they’ve hung in the southern sky.
Jupiter and Saturn
Neck and neck
Racing towards the horizon.Then, just before bed,
as I watch my dog
Sniff in the dark
for a place to mark his own,
Mars rises through the trees.For the first time in my life
All three are witnessed in one breath.
One panorama of light.
Even here on the outskirts of the city
They dominate the sky.
Suddenly one cannot deny
The plane of the solar system
And our place in this dervish of twirling orbs.
They seem so close.
Not like in my stargazing youth
When, like everything else,
they seemed so distant
Now they feel like neighbors.
I want to pop by Jupiter
And complain to him about his lawn.
It’s just littered with all these moons!
Someone should really talk to him about this hoarding.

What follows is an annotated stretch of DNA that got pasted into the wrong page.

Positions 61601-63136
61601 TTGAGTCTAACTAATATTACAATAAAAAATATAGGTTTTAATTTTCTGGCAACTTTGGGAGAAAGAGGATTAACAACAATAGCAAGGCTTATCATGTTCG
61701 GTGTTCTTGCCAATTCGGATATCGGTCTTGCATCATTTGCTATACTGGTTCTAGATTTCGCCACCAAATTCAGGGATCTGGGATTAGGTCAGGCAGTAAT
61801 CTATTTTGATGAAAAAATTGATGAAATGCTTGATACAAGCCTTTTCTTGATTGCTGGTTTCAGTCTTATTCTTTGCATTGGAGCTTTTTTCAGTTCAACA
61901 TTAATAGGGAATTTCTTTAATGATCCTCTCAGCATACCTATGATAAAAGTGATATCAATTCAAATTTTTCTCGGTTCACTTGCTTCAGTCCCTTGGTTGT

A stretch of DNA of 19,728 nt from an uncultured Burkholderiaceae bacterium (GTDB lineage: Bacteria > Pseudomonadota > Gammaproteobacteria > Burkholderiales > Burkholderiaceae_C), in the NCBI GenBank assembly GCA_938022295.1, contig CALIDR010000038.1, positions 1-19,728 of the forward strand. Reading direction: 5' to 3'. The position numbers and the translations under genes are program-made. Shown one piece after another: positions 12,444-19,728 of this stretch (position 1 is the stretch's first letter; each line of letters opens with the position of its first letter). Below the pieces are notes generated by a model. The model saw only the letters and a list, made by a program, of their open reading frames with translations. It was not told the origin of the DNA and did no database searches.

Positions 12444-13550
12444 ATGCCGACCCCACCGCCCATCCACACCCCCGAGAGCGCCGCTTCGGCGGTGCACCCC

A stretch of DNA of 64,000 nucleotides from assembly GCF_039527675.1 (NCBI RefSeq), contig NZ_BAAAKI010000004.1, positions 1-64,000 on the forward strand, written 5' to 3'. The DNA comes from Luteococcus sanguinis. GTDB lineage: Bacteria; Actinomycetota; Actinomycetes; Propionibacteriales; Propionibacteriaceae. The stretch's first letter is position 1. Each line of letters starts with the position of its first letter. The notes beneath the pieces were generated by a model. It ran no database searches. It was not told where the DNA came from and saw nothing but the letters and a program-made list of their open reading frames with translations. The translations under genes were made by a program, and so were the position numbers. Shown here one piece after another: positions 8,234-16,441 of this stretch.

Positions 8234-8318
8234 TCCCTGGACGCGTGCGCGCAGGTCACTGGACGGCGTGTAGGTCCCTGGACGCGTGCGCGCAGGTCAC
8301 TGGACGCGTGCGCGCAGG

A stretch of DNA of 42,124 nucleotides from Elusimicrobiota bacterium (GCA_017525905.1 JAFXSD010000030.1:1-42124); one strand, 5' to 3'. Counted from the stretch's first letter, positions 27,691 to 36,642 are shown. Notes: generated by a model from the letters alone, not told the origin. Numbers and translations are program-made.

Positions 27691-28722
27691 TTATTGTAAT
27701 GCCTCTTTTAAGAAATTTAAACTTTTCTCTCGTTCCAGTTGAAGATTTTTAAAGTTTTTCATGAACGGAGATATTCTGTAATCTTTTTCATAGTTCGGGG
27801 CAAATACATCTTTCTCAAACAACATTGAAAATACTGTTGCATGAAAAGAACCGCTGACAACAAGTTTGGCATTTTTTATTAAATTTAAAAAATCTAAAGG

He replies that he’ll think about cleaning up,
If we ever stop sending cameras to spy on him,
And just come by like civilized people for tea.
Saturn grunts disapproval
of all this neighborly nosiness,
thinks of raising his ringed fence.
Go for it old timer we say.
You paint it lovely.Mars, you’re on notice!
We’ll be by soon for a cuppa.Age does this.
Draws every far away thing close.
Makes every staggering sight mundane.
Experience expands the expectation of novelty.
What is a solar system afterall
Compared to the Hubble deep field?
What is a childhood memory of the big city,
When the adult commutes it daily?
Don’t buy into these diminishing returns.
In the end
What is all of it?
All the grandeur
The undreamed of spaces still unfilled,
Compared to a quiet place
To read in the sun?
Or looking up from a dark driveway,
To see three planets and the moon
Hanging on strings above your head
While the dog kicks the grass?